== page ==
The Campaign for Children, an advocacy group formed last year to protect afterschool programs in the city, met at the J.H.S. 190 in Forest Hills to build a base and spread awareness of the school’s Beacon Program, an afterschool support system for kids and young adults.
The group, made up of members from the NYC Youth Alliance, After School Alliance and Queens Community House, is looking for a long-term solution from the city to prevent another wave of cuts like those proposed last year under Mayor Michael Bloomberg’s administration, which called for $70 million in reductions to afterschool and early-childhood services.
Irma Rodriguez, executive director of the Queens Community House and an advocate for securing afterschool programs, spoke on behalf of the Campaign of Children.
“We were very concerned that without affordable and quality childcare and afterschool programs, that our children would miss out on learning opportunities,” Rodriguez explained. “Just as importantly, our parents would not be able to work.”
With a focus in leadership development, education and civic integration, she emphasized the necessity of the Queens Community House, which serves nearly 25,000 children in the Queens.
It is also one of the borough's largest employers of young people between the ages of 14 and 21, according to Rodriguez.
“We are a lot of young persons' first jobs and they learn a lot about what it means to work with others and become good role models,” she said. “Programs for children take a lot of different forms, but the thing they have in common is the notion about developing young people to be the best that they can be.”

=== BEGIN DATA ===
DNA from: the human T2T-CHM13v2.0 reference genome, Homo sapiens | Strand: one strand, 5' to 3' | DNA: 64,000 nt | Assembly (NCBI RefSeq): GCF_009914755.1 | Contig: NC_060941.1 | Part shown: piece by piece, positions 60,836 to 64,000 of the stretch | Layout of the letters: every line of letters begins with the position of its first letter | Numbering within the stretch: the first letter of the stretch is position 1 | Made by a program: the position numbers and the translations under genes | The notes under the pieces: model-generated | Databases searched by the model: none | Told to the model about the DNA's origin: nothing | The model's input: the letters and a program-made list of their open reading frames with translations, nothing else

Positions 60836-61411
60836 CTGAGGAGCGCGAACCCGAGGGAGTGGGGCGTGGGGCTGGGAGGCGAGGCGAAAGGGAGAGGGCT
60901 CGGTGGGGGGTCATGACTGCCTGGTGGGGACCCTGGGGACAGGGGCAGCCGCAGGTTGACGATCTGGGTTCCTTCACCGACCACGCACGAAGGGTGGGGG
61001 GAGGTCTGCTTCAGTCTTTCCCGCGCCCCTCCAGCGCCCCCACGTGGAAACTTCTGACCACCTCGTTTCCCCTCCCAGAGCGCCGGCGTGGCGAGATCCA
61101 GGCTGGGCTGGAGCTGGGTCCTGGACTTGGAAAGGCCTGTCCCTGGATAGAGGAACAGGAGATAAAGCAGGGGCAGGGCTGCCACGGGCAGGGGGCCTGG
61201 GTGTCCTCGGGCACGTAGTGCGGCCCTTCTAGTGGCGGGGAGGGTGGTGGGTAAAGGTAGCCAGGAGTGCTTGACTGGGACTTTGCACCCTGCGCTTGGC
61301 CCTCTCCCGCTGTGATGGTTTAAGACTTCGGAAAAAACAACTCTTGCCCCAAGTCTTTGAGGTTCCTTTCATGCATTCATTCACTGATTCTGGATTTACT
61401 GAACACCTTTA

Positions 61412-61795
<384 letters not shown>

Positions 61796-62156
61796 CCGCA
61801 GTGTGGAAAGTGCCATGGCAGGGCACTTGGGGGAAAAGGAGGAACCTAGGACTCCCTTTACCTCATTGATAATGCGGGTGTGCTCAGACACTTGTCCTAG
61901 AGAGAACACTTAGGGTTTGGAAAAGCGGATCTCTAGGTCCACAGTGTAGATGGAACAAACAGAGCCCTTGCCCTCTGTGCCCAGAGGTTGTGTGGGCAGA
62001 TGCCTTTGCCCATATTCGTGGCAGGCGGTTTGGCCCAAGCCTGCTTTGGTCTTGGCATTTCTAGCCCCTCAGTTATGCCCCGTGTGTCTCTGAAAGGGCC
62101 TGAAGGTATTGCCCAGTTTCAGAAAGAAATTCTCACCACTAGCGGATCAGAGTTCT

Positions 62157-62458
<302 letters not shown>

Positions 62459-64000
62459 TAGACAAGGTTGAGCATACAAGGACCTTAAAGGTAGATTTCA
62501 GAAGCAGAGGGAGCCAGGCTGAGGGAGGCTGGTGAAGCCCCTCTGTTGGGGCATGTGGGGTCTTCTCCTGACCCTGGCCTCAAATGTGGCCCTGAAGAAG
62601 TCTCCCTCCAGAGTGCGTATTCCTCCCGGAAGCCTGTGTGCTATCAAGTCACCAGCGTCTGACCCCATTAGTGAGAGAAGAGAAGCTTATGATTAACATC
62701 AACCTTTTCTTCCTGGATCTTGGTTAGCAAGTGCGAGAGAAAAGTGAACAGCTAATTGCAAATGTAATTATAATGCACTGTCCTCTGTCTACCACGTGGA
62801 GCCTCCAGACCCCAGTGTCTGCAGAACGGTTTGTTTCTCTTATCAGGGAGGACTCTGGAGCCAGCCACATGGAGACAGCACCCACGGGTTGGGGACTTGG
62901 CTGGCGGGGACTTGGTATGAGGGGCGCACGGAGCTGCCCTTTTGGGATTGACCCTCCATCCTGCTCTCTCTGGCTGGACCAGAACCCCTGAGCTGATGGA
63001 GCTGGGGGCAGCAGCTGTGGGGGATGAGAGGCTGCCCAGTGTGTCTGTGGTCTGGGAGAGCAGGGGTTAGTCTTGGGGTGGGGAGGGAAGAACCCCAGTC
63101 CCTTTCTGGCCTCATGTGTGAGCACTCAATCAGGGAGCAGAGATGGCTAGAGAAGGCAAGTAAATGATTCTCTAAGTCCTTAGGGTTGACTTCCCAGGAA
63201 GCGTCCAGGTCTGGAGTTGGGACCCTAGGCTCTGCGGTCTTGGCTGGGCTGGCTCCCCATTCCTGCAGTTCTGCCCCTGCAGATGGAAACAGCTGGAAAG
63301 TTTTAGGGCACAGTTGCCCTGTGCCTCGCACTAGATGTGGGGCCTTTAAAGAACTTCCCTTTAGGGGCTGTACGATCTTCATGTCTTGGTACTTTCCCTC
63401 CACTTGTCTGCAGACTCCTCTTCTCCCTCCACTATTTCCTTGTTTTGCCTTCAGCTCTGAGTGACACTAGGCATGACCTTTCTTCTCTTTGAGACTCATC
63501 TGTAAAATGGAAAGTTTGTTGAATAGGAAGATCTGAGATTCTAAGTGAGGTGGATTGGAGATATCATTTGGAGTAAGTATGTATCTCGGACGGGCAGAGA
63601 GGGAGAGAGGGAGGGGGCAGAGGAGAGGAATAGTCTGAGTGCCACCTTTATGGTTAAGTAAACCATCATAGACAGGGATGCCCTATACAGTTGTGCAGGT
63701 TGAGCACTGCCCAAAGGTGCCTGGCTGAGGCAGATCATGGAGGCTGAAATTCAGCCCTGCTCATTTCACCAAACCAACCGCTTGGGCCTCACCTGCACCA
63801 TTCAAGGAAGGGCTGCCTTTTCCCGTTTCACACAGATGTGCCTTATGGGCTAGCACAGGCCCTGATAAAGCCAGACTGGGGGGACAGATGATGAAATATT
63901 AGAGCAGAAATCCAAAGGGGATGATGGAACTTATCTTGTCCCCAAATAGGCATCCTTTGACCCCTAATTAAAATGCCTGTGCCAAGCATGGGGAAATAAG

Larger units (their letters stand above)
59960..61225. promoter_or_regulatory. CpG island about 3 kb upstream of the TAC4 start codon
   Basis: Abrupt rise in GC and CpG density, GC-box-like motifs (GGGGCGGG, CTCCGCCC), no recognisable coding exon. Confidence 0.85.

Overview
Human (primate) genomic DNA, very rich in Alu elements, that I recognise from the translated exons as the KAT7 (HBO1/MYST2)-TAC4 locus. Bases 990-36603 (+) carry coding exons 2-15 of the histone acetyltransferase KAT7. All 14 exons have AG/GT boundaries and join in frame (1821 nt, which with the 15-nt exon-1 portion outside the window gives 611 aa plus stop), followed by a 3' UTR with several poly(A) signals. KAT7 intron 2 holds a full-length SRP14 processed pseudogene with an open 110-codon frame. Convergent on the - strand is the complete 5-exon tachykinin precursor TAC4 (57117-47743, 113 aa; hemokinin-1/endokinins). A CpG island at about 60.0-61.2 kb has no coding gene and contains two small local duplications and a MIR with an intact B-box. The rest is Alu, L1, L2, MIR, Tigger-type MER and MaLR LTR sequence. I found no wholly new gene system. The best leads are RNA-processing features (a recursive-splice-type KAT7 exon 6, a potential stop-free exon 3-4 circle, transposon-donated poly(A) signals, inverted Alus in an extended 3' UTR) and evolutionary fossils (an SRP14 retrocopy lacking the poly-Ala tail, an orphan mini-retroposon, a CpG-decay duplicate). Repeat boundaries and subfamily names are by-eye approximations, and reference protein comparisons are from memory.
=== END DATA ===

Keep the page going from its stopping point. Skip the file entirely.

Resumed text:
Rodriguez added that while one in five children in the borough lives in poverty, families depend on the Beacon and programs to support their livelihood.
Along with a number of other parents and children who spoke at J.H.S. 190 in support of protecting the Beacon program, Warren Fink, a single working parent, says the program allows him to maintain his current hours at work.
“I don’t know what I’d do without the Beacon program,” Fink said. “Closing the Beacon programs will put more pressure on the parents, put these kids out in the street, and they will find themselves in the prison systems.”
While programs like the Beacon offer courses in nutrition, arts, dance, recreation and literacy, Fink and other parents rely on the community-based staff.
“I feel that my daughter is surrounded by very good people, controlled children, a very good environment and she’s learning as she’s growing,” he said.
With two kids of her own, CouncilwomanKaren Koslowitz spoke in support of a long-term solution to protecting these programs.
“I’m here tonight to tell you I am going to fight for you,” Koslowitz reassured the parents, children and members of the Campaign for Children. “If it wasn’t for the afterschool programs, I would have had to go on welfare and food stamps to stay home with my children.”